We're taken by the infectious pulse of this Spanish Nike ad by Villarosas and production team Agosto. Dubbed Momentum, it showcases an underground battle between famous sports stars, flanked by gypsy drummers.
The audience, which ranges in flavor from urban grit to the polished elite, share a proud-faced intensity that pretty much embodies the emotional Nike ethos.
The press release calls "Momentum" a recognition to "the optimum moment that Spanish sport enjoys." Nice way to put it.
Translation of the closing challenge: "Are you brave enough to be the next?"
For its new geo-specific campaign "You Rule," meant to push its no-commitment cell phone service, Virgin Mobile made a big oops in the Big Apple, installing neighborhood-specific ads in the wrong neighborhoods.
This wouldn't be a huge issue if not for the fact that some wrongly-placed ads are actually trashing the neighborhoods they've found themselves in.
To note, an unspecified number of Upper West Side posters have been placed on the Upper East Side. And they say really clever things like, "...because up here it's not cool to be tied down and uptight. If you want to live like that, move to Greenwich, or at least across the park."
In case you wondered what happened to Buddy Lee, he's taking advantage of his height and conducting ass inspections.
This winning spot demonstrates for maybe the umpteenth time that most anything can be sold with a whole lot of ass and a whole lot of tacked-on moan tracks. And while we've never felt inclined to see another person's southern comfort that close, we're sure somebody got off on it, which means the ad wasn't completely for naught.
Dude what is with the tent camera?
Under the playful slogan "Where's the Angus," Jack in the Box released an ad in which Jack shows JITB employees where sirloin is located on a cow.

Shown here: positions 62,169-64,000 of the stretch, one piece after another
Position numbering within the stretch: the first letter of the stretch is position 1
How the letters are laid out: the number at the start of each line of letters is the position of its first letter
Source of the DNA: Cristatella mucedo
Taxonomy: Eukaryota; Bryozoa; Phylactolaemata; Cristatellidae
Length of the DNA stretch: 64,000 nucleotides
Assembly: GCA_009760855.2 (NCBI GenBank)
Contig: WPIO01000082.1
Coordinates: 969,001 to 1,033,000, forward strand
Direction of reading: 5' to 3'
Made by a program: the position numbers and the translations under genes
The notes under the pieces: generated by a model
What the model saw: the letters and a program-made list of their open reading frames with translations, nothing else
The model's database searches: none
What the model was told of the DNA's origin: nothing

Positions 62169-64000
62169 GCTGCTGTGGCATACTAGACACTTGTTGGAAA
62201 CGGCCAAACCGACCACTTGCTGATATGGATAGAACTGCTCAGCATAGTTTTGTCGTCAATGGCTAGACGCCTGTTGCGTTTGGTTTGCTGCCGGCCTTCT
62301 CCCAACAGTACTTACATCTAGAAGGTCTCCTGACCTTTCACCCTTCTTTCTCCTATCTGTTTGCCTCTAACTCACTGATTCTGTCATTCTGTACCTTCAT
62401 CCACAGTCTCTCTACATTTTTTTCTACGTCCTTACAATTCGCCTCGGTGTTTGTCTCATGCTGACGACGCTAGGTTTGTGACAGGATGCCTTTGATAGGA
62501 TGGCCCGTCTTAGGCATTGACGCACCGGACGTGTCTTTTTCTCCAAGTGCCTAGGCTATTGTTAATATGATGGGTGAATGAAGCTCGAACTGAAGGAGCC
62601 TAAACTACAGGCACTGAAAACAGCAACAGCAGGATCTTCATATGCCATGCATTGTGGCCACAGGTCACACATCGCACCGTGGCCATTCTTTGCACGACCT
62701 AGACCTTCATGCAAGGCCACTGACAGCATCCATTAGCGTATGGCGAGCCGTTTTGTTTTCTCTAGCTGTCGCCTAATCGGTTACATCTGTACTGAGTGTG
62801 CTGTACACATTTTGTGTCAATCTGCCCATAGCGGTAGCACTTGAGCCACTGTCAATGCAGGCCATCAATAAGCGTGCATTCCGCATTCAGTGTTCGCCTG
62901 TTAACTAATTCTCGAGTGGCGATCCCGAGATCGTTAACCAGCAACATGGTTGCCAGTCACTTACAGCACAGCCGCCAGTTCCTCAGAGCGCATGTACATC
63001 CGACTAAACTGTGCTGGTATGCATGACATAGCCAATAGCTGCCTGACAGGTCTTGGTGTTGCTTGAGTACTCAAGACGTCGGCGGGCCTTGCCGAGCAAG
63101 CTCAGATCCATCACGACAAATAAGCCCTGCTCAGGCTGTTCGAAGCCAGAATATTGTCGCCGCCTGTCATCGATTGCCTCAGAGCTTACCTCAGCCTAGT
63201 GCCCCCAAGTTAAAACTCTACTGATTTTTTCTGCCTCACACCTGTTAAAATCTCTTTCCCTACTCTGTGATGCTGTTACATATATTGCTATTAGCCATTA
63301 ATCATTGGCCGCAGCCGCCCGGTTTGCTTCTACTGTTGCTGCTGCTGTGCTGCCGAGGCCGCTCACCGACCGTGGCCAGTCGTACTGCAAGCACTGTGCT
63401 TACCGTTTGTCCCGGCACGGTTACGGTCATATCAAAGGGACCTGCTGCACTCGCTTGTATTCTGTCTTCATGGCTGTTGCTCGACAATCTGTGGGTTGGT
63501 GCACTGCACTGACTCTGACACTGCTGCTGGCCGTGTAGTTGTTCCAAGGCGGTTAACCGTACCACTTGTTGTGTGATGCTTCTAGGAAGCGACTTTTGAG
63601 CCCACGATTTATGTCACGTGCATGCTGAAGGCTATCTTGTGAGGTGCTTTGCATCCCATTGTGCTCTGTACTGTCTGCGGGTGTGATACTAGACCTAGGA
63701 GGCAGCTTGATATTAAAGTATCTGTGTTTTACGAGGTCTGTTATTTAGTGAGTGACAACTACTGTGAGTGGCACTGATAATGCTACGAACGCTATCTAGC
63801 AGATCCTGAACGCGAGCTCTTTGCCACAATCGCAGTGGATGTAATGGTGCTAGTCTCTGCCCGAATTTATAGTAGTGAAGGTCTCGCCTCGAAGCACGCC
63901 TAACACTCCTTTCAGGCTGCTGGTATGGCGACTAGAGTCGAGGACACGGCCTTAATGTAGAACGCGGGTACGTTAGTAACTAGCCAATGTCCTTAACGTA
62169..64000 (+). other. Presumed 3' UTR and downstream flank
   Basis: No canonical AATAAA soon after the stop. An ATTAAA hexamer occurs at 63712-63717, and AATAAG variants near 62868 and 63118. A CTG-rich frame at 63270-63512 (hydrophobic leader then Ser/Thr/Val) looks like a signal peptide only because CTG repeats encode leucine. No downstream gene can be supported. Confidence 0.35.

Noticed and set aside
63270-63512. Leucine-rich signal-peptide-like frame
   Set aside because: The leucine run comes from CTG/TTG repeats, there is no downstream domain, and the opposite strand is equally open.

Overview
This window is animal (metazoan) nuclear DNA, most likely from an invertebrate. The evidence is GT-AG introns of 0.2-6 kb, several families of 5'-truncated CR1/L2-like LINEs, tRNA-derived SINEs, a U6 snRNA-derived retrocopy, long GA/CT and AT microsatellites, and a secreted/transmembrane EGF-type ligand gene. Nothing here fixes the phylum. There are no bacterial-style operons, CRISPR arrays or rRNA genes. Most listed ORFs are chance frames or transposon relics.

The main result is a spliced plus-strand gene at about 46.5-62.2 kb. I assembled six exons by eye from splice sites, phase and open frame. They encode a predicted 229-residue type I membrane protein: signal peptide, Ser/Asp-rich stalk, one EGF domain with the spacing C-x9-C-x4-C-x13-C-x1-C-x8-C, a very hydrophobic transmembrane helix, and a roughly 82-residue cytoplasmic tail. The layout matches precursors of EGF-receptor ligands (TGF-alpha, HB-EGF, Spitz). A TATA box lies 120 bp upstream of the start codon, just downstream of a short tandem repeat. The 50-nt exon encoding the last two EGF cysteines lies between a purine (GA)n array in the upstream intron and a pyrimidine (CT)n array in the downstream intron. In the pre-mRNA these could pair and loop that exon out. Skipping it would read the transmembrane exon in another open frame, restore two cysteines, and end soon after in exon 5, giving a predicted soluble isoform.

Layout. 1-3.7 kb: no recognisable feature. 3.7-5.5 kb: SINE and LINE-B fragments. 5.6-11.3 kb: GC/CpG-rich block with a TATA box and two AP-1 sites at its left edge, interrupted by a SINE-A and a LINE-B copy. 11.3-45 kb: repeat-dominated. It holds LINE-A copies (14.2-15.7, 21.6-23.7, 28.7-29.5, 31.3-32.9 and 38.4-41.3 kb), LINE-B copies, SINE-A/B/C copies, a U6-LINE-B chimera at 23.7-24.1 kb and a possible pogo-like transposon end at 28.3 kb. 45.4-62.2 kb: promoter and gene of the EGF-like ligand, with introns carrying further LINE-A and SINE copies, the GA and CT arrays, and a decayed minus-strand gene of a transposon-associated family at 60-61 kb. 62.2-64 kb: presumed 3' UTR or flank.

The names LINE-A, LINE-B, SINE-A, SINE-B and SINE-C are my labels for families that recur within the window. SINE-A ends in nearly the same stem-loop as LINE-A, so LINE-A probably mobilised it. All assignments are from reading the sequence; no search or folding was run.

In the ad, one employee points out that the competition is selling Angus Burgers and asks where "the Angus area of the cow" is located. After a pause, the puzzled Jack, standing beside the, uh, rear region of the illustration, says, "I'd rather not." End spot with the usual brand roll-up.
But the cute schoolyard poke is not the funniest part. Apparently the butthurt (read: peevishly pissed-off) CKE Restaurants, whose Carls Jr. chain pushes the Angus, is taking Jack to court.
The paperwork claims the ad (and others under the same slogan) creates "The erroneous notion that all cuts of Angus beef are derived from the anus of beef cattle."
Before you point and laugh, step back and remember how upset you felt when some boy looked at you and asked if you had a pencil sharpener. And you totally fell for it. Then and only then can you fully conceive of the private angst the Angus-pushers must be suffering.
See ad at MSNBC.com.
To demonstrate the super-awesomosity of its Fabia, Skoda lets users watch them build one.
Out of cake ingredients.
We've never felt more inclined to run a hand across the hood of a vehicle and hope against hope that the finish will come off. Plus, there's something so psychologically soothing about Poppins. Thanks Shedwa for the good word.